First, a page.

Last year this author reviewed some historic attempts to structure knowledge
in general, and the Project Management Institute's Project Management Body of
Knowledge in particular, by means of various models (Wideman 1997). However,
concept mapping is becoming increasingly popular with researchers and educationalists
as a way of capturing a knowledge area. Typically in a brainstorming wallboard
type session, the approach forces discovery of basic conceptual units and their
Concept maps are graphic displays of knowledge topics in a node-link structure.
The nodes represent concepts, entities or things that are described by labels
with a set of attributes. The links show both the connections between nodes
and the nature of the relationship. A big advantage of the concept map is that
it provides a visual image making it easier to study the components and their
relationships. However, the particular view of the given structure must be stated
explicitly because intellectual' structures can be seen from many perspectives.
The author's 1997 paper describes the steps to creating a concept map, the
view of project management selected, criteria for inclusion or exclusion of
'node labels' and the resulting findings presented as the first few levels of
a more familiar breakdown structure. This framework is referred to as a Project
Management Knowledge Structure (PMKS) and the node labels as Project Management
Descriptors (PMDs). The objectives of the framework are worth reemphasizing.
The PMKS must be:
- Explicitly and operationally defined as to structure, variables and relationships
- Obviously valid and intuitive to all project stakeholders
- Generally applicable throughout the project environment in a way that accounts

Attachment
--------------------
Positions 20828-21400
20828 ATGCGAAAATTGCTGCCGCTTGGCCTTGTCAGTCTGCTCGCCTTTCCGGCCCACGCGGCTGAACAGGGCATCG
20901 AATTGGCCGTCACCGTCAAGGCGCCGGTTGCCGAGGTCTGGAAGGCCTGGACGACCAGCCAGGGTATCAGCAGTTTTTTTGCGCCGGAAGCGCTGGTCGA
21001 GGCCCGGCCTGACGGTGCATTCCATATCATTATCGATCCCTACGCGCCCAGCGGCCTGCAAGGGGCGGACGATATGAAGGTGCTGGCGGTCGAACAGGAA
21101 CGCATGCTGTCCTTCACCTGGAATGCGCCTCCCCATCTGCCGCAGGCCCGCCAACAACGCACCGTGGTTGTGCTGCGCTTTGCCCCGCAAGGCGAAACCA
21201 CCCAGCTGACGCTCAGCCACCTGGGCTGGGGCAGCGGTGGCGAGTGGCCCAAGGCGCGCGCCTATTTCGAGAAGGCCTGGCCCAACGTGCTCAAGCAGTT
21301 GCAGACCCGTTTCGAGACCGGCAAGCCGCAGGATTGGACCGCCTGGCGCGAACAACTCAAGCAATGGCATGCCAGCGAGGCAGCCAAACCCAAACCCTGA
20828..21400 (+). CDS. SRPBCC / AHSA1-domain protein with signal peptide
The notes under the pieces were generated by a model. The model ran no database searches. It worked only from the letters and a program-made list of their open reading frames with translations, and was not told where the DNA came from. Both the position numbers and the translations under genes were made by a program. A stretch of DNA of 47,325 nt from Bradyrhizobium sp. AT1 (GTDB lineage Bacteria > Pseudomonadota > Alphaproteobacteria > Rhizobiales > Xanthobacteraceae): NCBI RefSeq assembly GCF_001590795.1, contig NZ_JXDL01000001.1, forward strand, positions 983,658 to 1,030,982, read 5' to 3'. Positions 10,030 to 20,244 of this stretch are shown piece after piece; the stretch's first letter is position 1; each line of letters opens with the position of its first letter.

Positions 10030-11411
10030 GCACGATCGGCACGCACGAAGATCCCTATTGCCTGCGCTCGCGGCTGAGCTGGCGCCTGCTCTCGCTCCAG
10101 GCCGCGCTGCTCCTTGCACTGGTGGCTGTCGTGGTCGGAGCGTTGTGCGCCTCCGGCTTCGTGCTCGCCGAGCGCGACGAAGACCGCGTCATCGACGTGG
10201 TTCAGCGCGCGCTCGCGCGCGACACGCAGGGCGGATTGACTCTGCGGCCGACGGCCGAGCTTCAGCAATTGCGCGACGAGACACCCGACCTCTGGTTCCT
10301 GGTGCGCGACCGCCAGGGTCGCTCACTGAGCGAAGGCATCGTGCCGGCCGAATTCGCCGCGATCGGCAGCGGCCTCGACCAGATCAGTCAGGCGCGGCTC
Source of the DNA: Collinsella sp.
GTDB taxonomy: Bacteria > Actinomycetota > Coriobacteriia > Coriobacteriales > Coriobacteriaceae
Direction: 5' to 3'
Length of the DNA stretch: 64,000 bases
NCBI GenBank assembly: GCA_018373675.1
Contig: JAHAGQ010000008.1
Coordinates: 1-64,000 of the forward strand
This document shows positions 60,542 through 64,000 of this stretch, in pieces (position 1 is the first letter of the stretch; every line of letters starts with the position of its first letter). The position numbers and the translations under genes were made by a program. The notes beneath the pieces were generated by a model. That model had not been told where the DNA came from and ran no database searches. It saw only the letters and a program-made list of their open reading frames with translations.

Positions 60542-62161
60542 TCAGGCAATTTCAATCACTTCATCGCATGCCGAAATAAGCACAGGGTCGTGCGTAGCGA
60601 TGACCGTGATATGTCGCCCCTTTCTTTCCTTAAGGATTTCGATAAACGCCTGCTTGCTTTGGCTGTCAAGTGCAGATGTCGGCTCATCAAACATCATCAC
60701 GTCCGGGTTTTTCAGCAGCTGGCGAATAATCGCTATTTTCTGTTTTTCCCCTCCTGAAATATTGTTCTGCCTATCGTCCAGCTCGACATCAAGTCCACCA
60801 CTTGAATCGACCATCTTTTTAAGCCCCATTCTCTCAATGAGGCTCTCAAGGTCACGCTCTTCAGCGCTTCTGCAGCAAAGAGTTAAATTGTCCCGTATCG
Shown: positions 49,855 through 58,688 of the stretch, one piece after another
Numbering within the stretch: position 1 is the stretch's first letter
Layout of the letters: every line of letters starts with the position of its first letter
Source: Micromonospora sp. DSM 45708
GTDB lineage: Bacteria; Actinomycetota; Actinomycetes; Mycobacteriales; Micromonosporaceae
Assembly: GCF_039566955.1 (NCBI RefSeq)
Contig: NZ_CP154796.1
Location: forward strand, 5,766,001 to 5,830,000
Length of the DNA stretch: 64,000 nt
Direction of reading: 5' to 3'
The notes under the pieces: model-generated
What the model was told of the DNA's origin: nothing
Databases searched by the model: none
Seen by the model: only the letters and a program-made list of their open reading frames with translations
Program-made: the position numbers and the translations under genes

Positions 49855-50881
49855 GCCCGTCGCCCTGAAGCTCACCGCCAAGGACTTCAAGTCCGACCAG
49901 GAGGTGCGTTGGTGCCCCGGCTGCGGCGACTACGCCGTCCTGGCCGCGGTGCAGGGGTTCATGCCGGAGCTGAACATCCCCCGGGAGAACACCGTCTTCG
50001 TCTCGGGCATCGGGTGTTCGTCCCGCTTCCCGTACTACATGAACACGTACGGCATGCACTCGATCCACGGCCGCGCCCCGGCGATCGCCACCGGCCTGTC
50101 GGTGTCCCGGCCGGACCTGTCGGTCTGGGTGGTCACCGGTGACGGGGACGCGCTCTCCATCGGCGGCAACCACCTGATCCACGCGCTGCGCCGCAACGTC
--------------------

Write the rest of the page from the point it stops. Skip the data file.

for the complexity and dynamics of the project process ...
- Validated empirically in the real project world
- Simple, logical, understandable and flexible, yet comprehensive within practical
limits of number of hierarchical levels
- Built on existing project management understanding generally
- Expressed in familiar terms and phrases that facilitate both electronic
and non-electronic retrieval of project management relevant information.
- Responsive to hierarchies, word sets, and cross-links, that apply to more
than one branch of the structure
- Independent of any proprietary view of project management
- And, last but not least, beneficial to its users.
The view selected for this PMKS was based on the premise that:
A commitment, in terms of scope, quality, time and cost, exists between the
project group, responsible for integration of objectives, teamwork, communication
and effort, and the client or sponsor, responsible for the vision, general
direction, resources and project financing.
The reason for this perspective was that this appears to be the primary duty
of project management.